[kuh n-streynd]


forced, compelled, or obliged: a constrained confession.
stiff or unnatural; uneasy or embarrassed: a constrained manner.

Origin of constrained

First recorded in 1565–75; constrain + -ed2
Related formscon·strain·ed·ly [kuh n-strey-nid-lee] /kənˈstreɪ nɪd li/, adverbun·con·strained, adjective



verb (used with object)

to force, compel, or oblige: He was constrained to admit the offense.
to confine forcibly, as by bonds.
to repress or restrain: Cold weather constrained the plant's growth.

Origin of constrain

1275–1325; Middle English constrei(g)nen < Anglo-French, Middle French constrei(g)n- (stem of constreindre) < Latin constringere. See con-, strain1
Related formscon·strain·a·ble, adjectivecon·strain·er, nouncon·strain·ing·ly, adverbnon·con·strain·ing, adjectiveun·con·strain·a·ble, adjectiveun·con·strain·ing, adjective
Can be confusedcoerce compel constrain force oblige

Synonyms for constrain

1. coerce. 2. check, bind.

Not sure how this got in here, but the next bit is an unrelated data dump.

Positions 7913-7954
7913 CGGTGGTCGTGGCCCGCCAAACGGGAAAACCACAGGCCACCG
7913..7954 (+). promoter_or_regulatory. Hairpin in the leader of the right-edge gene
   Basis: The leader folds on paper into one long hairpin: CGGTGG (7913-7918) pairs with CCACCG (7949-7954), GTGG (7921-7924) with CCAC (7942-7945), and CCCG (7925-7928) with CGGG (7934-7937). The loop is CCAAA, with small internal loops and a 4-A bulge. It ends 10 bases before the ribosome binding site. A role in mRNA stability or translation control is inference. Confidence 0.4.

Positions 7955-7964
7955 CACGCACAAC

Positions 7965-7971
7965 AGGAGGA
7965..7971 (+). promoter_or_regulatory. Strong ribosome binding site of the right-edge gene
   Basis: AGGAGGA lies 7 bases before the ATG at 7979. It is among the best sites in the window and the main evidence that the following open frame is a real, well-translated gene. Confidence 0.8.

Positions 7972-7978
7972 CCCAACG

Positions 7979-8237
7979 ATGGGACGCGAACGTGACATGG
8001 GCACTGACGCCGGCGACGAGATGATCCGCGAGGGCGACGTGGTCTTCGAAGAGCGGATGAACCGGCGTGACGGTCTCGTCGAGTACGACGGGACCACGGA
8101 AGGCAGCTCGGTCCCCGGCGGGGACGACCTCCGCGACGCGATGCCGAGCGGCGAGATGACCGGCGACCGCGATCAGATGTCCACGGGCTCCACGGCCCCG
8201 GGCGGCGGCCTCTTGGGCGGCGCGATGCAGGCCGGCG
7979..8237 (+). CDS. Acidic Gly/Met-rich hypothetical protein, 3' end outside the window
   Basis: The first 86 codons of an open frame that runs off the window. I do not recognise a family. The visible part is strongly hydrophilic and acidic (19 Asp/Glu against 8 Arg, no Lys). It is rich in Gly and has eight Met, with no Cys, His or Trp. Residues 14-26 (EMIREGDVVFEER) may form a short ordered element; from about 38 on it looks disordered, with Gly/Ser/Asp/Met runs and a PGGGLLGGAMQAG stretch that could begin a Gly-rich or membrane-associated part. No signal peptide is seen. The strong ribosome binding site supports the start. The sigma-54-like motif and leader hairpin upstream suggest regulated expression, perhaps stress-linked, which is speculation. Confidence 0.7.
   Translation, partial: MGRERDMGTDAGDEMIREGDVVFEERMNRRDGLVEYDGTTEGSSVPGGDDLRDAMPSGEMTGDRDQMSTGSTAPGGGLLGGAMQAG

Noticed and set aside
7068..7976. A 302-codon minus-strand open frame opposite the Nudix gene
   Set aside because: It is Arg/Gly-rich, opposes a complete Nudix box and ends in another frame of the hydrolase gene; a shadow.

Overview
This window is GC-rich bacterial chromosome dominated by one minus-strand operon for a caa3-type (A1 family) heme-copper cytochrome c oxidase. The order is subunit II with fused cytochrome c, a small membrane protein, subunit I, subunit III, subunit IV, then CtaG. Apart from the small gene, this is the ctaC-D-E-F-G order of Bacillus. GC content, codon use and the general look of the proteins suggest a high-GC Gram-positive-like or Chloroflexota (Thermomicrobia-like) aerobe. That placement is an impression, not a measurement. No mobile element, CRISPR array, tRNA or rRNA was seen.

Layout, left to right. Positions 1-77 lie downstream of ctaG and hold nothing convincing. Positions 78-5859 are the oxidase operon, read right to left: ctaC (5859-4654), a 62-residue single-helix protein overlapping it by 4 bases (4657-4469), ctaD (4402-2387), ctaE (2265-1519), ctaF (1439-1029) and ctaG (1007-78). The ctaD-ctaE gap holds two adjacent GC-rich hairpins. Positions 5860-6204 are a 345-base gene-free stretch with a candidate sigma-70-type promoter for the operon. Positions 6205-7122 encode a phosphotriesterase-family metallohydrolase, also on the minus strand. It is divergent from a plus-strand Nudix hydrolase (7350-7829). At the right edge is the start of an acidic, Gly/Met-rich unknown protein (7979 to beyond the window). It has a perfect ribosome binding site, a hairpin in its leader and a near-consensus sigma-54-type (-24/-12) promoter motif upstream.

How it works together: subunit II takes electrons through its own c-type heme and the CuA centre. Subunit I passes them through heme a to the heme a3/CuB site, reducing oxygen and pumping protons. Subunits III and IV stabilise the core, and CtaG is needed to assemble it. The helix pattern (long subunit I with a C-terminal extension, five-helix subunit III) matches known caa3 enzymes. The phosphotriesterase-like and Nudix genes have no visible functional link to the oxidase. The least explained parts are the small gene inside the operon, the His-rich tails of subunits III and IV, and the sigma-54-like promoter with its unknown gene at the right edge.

Antonyms for constrain

2. free. Unabridged Based on the Random House Unabridged Dictionary, © Random House, Inc. 2019

Related Words for constrained

strained, embarrassed, awkward, stiff, uneasy, unnatural

Examples from the Web for constrained

Contemporary Examples of constrained

Historical Examples of constrained

British Dictionary definitions for constrained



embarrassed, unnatural, or forceda constrained smile
Derived Formsconstrainedly (kənˈstreɪnɪdlɪ), adverb


verb (tr)

to compel or force, esp by persuasion, circumstances, etc; oblige
to restrain by or as if by force; confine
Derived Formsconstrainer, noun

Word Origin for constrain

C14: from Old French constreindre, from Latin constringere to bind together, from stringere to bind
Collins English Dictionary - Complete & Unabridged 2012 Digital Edition © William Collins Sons & Co. Ltd. 1979, 1986 © HarperCollins Publishers 1998, 2000, 2003, 2005, 2006, 2007, 2009, 2012

Word Origin and History for constrained



early 14c., constreyen, from stem of Old French constreindre (Modern French contraindre) "restrain, control," from Latin constringere "to bind together, tie tightly, fetter, shackle, chain," from com- "together" (see com-) + stringere "to draw tight" (see strain (v.)). Related: Constrained; constraining.

Online Etymology Dictionary, © 2010 Douglas Harper